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The Meaning of Bipartisanship

October 27th, 2009

I’m not the only one feeling confused by Obama and the Democrats’ eagerness to get the single Senate vote of Olympia Snowe. Sure, she might have pulled one or two other moderate Republicans (although, how many are left now?) along with her, but frankly, I doubt it–Republicans are far too partisan on this issue. Even Snowe’s vote was not assured, for crying out loud.

Now that Reid had come to his senses and has put his money on the Opt-out Plan, Snowe is deeply disappointed:

Snowe issued a statement Monday, saying she was “deeply disappointed” with Reid’s decision on the public option. She argued that a decision in favor of a trigger “could have been the road toward achieving a broader bipartisan consensus in the Senate.”

Oh, please. Your single vote is not “bipartisan.” Nor would even a few more. More than a dozen Republicans voting for it, maybe.

But you know what? The bill is already bipartisan. Remember that in the days of GOP control, there would be none of this “bipartisan” talk at all. Nothing. The GOP would write the bill as they liked and shove it through Congress, screaming bloody murder if the Dems even hinted at a filibuster.

What we have today is far different: despite the Dems holding a 60-seat supermajority, a Republican filibuster is assumed, and instead of rants and tirades and threats of the “nuclear option,” the Dems have been bending over backwards to try to get Republicans on board. Instead of pushing it through quickly like the GOP would have done, they allowed for delay while knowing full well it was for no other reason than to allow Republicans to take their best shot at savagely attacking the bill.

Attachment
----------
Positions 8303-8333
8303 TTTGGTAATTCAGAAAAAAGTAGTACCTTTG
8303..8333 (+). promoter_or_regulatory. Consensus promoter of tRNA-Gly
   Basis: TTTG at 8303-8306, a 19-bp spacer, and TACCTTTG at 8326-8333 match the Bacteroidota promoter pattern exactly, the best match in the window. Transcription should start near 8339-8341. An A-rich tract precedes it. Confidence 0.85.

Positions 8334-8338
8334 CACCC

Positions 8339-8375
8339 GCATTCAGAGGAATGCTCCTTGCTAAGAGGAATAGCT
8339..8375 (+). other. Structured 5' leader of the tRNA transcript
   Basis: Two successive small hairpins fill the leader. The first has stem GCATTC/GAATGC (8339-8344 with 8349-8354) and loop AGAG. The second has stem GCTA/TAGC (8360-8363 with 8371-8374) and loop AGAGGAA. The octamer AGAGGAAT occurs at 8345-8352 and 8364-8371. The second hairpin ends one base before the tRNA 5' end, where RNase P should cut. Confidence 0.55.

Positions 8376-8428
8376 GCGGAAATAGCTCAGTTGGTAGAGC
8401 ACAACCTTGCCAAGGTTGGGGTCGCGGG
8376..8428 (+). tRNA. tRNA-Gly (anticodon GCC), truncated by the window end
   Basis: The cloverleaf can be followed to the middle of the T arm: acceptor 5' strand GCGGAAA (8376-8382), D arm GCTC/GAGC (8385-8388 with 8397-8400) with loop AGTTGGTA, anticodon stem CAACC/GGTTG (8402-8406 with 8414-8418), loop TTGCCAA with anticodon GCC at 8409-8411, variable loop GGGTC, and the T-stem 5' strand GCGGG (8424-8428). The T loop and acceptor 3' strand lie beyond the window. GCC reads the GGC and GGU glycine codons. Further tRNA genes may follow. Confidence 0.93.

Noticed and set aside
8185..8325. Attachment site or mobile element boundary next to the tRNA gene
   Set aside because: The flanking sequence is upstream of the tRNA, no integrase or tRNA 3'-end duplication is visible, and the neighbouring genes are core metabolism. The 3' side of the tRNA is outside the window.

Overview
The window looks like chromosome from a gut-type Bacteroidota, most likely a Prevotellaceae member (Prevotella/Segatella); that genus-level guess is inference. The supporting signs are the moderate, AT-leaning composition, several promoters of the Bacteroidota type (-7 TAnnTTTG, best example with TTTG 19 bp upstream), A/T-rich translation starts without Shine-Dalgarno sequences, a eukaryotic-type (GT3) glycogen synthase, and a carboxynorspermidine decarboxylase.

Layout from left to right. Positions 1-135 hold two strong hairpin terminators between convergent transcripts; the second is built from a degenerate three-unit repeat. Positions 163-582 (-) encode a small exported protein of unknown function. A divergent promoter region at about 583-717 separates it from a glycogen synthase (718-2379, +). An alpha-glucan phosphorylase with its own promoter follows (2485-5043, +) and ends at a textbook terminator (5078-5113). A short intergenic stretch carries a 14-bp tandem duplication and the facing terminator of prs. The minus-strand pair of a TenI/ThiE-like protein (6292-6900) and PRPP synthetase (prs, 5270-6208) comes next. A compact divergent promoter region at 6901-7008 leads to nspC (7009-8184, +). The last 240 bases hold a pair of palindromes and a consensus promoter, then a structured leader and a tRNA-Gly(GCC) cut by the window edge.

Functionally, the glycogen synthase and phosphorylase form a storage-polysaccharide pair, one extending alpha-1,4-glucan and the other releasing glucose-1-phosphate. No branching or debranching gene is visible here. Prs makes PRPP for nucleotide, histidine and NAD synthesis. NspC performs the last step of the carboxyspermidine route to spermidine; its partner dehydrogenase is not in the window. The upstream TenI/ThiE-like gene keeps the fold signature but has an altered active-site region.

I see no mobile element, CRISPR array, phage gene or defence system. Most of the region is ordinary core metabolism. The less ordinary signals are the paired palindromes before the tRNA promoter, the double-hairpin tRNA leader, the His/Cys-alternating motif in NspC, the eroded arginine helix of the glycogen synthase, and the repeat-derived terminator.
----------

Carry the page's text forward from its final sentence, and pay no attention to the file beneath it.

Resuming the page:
Already a host of compromises have changed the legislation, and that’s why it’s a bipartisan bill even if every Republican votes against it. Partly because the Democratic Party already includes a number of conservatives, but mostly because Republicans have had their say and have helped shape the bill. Were is truly a “partisan” bill, it would be single-payer Medicare-for-Everyone. Just because the Dems started from a position that was already bipartisan does not mean that that bipartisanship doesn’t count.

The GOP can wail and rant and kick and cry, they can hold their collective breath till their collective face turns blue (or, more appropriately, red), they can vote as a solid block against the bill with not a single “yea” vote–but the bill is bipartisan already.

Bipartisanship means giving voice to the other party; Republicans never gave this to Democrats, but Democrats have given full voice to Republicans. Bipartisanship means allowing compromise and coming to a point well away from what you want in order to appease the other side and address their concerns; Republicans never gave Democrats an inch, but Democrats have given Republicans a mile.

Just about everything the Democrats have done so far smacks of bipartisanship; just about everything the GOP has done so far smacks of strident partisanship.

Suck on it, GOP: you played dirty as hell while the Dems tried to placate you, but you lost. Now go cry in your milk before you start your attempts to smear and sabotage the health care reform that will pass.

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